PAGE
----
jonesrc wrote: What are your thoughts on the future of podcasting and what would it take to make it successful viable video option?
In my opinion:
(1) Better, cheaper bandwidth
HD (even SD) video files are enormous, compared to web surfing. The majority of people aren't willing to pay the money it costs to get fast (10Mb/sec) internet access to make file transfers doable in near-real time. More than half the people I know won't spend more than $20/month on internet, which gets them a cruddy 1Mb/sec ADSL connection. Having ubiquitous cheap internet comes in one of 2 methods: government utility rollout (like in some European countries, or municipalities in the US) or increased/real competition in local areas (take away US monopolies to cable companies etc have in laying new wire). Good luck on either of those.
Even the current prevalent streaming technologies that offer "HD resolution" video do it at such a low bitrate (to match the slow download speeds) it's fairly blocky/pixelated/ugly on HD TVs. I have a 10Mb/sec download (fiberoptic to the house, baby!) and my streaming "HD" looks fairly good, but not great.
(2) Better support of RSS-type protocols, and better storage in consumer electronic devices: TVs, cable/satellite set top boxes
*Most* people don't want to hook up their computers to their TV (or buy an additional computer for the TV), and they want to watch TV on their TV while sitting on the couch. As long as set-top boxes and TVs have no storage, and can't access storage on the local network, there's nowhere to put the files. I happen to have a "home theater PC" hooked up to my TV, so video podcasts (and audio for that matter) are a normal part of the content available on the TV.
(3) MPAA and TV studios need to change their attitudes, or people need to decide to want something besides the big entertainment productions.
Right now, the idea that you can have a file on your personal computer with "their" content on it gives them hives. They hate having any level of control taken out of their hands. They'd rather stream because it's just buffered in memory and dumped after it's been displayed. The grubby customer has no chance to *save* it. They have been very clear in saying they want you to pay for it every time you watch a video or listen to a song. If they could make that stick, they would. They don't license content distribution to anyone who can't assure them that the distribution ends with the customer.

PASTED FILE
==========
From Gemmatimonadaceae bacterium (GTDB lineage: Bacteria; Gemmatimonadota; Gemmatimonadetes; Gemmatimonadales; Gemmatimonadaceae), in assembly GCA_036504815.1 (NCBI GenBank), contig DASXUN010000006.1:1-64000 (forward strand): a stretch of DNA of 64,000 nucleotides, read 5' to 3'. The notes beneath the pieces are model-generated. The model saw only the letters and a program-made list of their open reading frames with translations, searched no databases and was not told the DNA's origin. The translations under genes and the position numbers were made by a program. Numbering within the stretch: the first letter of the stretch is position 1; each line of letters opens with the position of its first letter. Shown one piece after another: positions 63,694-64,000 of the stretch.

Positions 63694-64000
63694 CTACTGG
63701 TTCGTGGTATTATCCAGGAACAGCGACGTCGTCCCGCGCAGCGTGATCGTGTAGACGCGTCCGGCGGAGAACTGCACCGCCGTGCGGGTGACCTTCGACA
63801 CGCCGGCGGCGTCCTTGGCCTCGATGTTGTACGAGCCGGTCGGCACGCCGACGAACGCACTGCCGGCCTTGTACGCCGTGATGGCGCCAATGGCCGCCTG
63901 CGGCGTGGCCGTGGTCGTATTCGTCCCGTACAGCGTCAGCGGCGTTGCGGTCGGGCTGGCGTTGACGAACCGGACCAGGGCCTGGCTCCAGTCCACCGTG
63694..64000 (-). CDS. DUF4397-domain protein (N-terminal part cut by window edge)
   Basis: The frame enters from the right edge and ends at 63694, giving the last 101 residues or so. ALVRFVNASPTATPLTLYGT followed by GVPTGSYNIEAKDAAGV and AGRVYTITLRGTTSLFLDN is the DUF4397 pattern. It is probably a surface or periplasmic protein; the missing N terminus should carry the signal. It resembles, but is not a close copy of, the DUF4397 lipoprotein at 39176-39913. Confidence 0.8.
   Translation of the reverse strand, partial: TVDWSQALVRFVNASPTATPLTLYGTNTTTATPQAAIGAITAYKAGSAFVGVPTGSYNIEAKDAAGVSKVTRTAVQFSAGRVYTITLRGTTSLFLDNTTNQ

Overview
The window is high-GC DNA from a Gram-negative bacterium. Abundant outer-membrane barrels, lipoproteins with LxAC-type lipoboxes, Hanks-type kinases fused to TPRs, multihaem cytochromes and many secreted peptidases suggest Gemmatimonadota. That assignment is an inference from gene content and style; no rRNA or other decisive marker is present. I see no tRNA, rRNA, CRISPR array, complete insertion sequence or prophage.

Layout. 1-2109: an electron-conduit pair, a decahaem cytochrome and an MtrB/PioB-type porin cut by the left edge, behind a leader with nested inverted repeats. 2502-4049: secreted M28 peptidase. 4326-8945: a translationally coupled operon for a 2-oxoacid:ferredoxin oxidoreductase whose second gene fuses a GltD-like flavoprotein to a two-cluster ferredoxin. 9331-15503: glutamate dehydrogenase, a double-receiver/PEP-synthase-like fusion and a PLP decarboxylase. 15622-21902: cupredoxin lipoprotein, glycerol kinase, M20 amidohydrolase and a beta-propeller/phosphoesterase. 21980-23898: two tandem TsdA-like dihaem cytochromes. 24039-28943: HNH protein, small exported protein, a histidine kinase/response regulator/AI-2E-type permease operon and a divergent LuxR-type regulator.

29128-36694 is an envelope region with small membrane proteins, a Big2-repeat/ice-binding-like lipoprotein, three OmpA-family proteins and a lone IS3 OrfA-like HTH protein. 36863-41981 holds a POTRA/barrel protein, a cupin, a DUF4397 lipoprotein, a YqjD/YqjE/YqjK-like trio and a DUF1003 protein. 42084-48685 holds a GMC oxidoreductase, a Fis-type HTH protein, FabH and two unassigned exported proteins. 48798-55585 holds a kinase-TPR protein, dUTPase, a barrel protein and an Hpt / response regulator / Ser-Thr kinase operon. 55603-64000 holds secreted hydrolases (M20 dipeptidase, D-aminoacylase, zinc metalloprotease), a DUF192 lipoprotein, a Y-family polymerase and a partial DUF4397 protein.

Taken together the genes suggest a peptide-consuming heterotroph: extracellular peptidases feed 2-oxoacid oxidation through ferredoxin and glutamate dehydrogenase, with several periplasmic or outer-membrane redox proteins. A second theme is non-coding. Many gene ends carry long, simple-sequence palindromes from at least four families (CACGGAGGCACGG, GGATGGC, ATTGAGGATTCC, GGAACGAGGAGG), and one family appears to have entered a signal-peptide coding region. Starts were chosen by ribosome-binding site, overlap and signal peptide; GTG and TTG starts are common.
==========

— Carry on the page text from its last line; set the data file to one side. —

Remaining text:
The flip side of this is they only have this power because people want to see big-studio movies and TV shows. There are hundreds of video podcasts available for viewing by small media producers or individuals who are not trying to "lock down" the content. People have to want to watch those. I *do*, for example, which is why video podcasts are working great for me.
(4) There is still a significant barrier-to-entry in *finding* the content you want.
TV channels show you what they want; cable and satellite companies package content. There isn't anyone spoonfeeding the populace with video-podcasted shows. They require people to seek them out (and therefore know about them beforehand). We know how proactive people are. Not.
(1) iTunes-purchased TV and movies use a podcasting-model with copy-protected files for content distribution, and they are somewhat successful. Notice that they have a settop box with local storage (the AppleTV), and limit the HD to 720p to make file sizes manageable, and their software works to pre-download your subscribed video before you view it, but it's still painful to use with average high-speed internet.
But even so they are denied high-profile TV and Movie licenses which end up going to streaming media ventures (a number of TV studios took their shows off iTunes to stream via Hulu.com).
(2) Lastly (man I am long-winded today)...
Podcasting is currently *very* successful in certain market segments. In fact, TOO successful for older business models to continue as they did previously.
For example, NPR and PRI have put a lot of their content into podcasts. Their podcast listenership has been growing rapidly (they are more than 1/2 of the most subscribed to podcasts via the iTunes podcast directory), and it's been eating away at the radio-listenership of their affiliate radio stations (I've read). They've noticed that people are moving away from listening over the airwaves, and moved to the podcast feeds. This has had the unintended consequence of moving pledge dollars from the local stations to the shows' producers' station. (e.g. This American Life's WBEZ Chicago ends up getting donations from San Francisco residents instead of KQED SF).
It'll never "pop" until people can find and watch something of comparable quality (both production value *and* video presentation) in a comfortable environment on equipment built with it in mind. This happen over the studios' (metaphorical) dead bodies.
Oh and it has to be less-expensive than the alternatives (cable, sat, IPTV, VoD, built-in streaming). "Just as cheap" doesn't make people ditch a currently working system.